Quality of the evidence

Comparison between economic studies identified in a previous review carried out by Hoomans et al. (covering the immediately preceding period 1998 to 2004) with those identified in this review (2004 to 2016) shows evidence of a general improvement in quality over the past two decades, with the caveat that the two reviews used different quality appraisal frameworks. For example, only 42% of studies reviewed by Hoomans et al. included evaluation of costs and outcomes against ‘standard practice/status quo’ comparators, compared to 95% of studies in our review. Likewise, costing methodology was only deemed adequate in 11% of cases included in the Hoomans et al. review, compared to 76% of the studies in this review. Justification for the outcome measures used was not reported in any of the studies included in Hoomans et al. but reported in 68% of studies included here. This is a welcome improvement of applied economics within health care implementation and improvement research. We attribute it at least partly to improvements in reporting economic analyses over time, which would appear to have made an impact on the studies we captured. Additionally, the expanding application of health economic evaluations within the improvement and implementation sphere where high-quality study reporting has been a major recent focus has also plausibly contributed to improved reporting. Future evidence reviews will confirm whether this pattern is sustained over time.

Strengths and limitations

This review offers an updated synthesis of an emerging field of economics evaluations of health care intervention evaluations covering both implementation and improvement science studies. The strict inclusion criteria mean that the reviewed evidence is cohesive. The systematic appraisal we carried out also allows us a longitudinal critique of the quality of economic studies in this field. Despite not being able to directly compare the quality assessment from the previous reviews, we would argue that the QHES used here is based on Drummond’s guidelines (used in prior reviews) and is designed to cover the same topics, but offers a simpler, quantifiable format that is easier to apply. [32]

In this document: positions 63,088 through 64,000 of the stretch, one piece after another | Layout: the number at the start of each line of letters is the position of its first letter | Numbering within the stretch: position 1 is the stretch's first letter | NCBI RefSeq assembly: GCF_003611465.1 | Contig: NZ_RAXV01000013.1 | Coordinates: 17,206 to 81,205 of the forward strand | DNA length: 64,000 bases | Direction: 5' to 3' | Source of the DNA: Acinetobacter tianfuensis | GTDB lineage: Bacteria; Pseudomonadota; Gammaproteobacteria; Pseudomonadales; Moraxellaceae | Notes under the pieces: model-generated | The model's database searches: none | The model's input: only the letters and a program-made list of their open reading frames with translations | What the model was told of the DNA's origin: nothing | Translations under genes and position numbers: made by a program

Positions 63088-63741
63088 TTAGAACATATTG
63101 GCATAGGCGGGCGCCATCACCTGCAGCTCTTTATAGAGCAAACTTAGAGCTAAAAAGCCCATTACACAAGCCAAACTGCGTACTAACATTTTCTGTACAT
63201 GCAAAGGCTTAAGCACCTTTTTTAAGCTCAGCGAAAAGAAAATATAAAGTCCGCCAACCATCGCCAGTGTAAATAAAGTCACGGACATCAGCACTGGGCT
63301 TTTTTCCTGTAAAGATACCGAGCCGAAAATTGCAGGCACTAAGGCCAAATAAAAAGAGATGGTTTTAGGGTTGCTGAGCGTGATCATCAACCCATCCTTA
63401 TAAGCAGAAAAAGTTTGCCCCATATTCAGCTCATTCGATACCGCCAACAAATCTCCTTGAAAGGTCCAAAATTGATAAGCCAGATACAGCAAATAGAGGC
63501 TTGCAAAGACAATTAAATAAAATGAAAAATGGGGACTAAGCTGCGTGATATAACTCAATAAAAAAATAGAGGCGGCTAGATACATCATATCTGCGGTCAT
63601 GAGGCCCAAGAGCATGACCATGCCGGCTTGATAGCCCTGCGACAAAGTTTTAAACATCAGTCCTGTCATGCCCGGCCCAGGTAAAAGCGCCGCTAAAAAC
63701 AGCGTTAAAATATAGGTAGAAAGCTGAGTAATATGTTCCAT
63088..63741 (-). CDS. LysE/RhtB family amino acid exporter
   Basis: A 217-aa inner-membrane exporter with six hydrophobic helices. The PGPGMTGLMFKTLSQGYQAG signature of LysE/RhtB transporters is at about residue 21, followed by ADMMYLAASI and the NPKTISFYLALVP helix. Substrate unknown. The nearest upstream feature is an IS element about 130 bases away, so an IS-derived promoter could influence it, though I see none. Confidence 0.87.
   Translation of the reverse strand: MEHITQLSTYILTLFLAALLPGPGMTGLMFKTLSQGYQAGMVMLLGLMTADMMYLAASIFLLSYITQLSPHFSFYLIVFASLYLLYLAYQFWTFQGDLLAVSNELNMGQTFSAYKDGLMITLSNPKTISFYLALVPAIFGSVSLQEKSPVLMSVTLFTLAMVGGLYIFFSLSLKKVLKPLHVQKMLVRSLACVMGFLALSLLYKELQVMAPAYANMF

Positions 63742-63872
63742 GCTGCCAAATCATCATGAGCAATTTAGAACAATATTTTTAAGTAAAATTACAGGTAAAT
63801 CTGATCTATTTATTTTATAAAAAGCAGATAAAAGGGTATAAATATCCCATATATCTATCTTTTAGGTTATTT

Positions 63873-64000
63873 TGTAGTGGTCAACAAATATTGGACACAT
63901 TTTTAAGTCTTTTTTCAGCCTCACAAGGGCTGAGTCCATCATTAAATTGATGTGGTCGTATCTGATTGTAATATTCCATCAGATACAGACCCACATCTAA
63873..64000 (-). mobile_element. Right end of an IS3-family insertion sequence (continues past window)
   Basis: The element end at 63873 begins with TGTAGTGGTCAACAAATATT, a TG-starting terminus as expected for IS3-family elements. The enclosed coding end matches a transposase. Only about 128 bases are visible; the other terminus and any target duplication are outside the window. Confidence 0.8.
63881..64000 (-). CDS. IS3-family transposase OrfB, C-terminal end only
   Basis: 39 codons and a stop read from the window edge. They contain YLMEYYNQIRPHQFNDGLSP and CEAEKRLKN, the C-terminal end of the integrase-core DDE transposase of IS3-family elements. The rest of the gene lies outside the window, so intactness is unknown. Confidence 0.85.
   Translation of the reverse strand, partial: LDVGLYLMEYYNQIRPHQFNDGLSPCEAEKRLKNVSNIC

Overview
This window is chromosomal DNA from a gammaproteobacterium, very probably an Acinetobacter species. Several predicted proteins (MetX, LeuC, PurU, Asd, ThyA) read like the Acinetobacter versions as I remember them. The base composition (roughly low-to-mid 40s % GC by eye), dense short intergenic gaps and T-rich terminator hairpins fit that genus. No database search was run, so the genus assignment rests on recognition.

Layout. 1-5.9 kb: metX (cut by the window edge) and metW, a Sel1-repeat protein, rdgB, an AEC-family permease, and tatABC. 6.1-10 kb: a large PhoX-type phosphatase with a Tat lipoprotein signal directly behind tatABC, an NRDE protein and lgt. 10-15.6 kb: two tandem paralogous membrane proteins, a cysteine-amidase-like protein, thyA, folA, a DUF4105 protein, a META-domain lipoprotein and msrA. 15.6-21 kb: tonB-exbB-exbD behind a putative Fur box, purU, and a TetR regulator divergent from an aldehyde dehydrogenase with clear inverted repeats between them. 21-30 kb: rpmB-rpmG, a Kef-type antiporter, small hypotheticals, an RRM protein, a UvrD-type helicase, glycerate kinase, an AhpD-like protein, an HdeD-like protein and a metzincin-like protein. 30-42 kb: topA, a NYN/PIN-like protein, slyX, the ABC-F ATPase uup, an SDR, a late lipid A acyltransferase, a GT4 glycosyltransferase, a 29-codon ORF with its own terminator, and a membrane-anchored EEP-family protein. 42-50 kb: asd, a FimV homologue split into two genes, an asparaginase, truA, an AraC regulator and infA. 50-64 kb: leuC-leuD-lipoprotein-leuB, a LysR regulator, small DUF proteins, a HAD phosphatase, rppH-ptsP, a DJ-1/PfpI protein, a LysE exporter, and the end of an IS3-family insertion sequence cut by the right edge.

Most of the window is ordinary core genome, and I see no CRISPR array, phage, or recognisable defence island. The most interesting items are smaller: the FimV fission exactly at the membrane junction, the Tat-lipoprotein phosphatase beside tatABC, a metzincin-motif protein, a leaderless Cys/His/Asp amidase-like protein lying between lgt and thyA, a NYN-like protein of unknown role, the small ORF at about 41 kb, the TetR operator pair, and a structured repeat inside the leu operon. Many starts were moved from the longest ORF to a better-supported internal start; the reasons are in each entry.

This review has some limitations. First, while our search strategy was quite broad, our inclusion criteria were strict, which may have limited the number of studies that we identified and synthesised. We aimed to clearly demarcate the economic analyses carried out within healthcare implementation and improvement interventions research—and to explicitly include papers that included both costs and benefits, and so did not include cost-only studies. We also only considered papers reported in English. Taken together, these criteria are stricter than those applied to prior reviews, which were more inclusive of qualitative outcomes and costing studies.

Implications for implementation and improvement research and future directions

Our review demonstrates an increasing number of health economic evaluations nested within implementation and improvement research studies, which further appear to be improving in methodological quality in recent years. Based on our review, we offer the following recommendations and areas for improvement in the continued application of health economic methods to improvement and implementation science evaluative research:

  1. 1.

    Utilise published guidance on conducting economic evaluation in implementation research and quality improvement projects. Existing implementation frameworks [40] make reference to the need to consider costs as part of an evaluative research strategy, but do not specify how this is to be done. The relationship between implementation outcomes, service outcomes and patient outcomes is central to understanding the benefits and costs and overall cost-effectiveness of an intervention.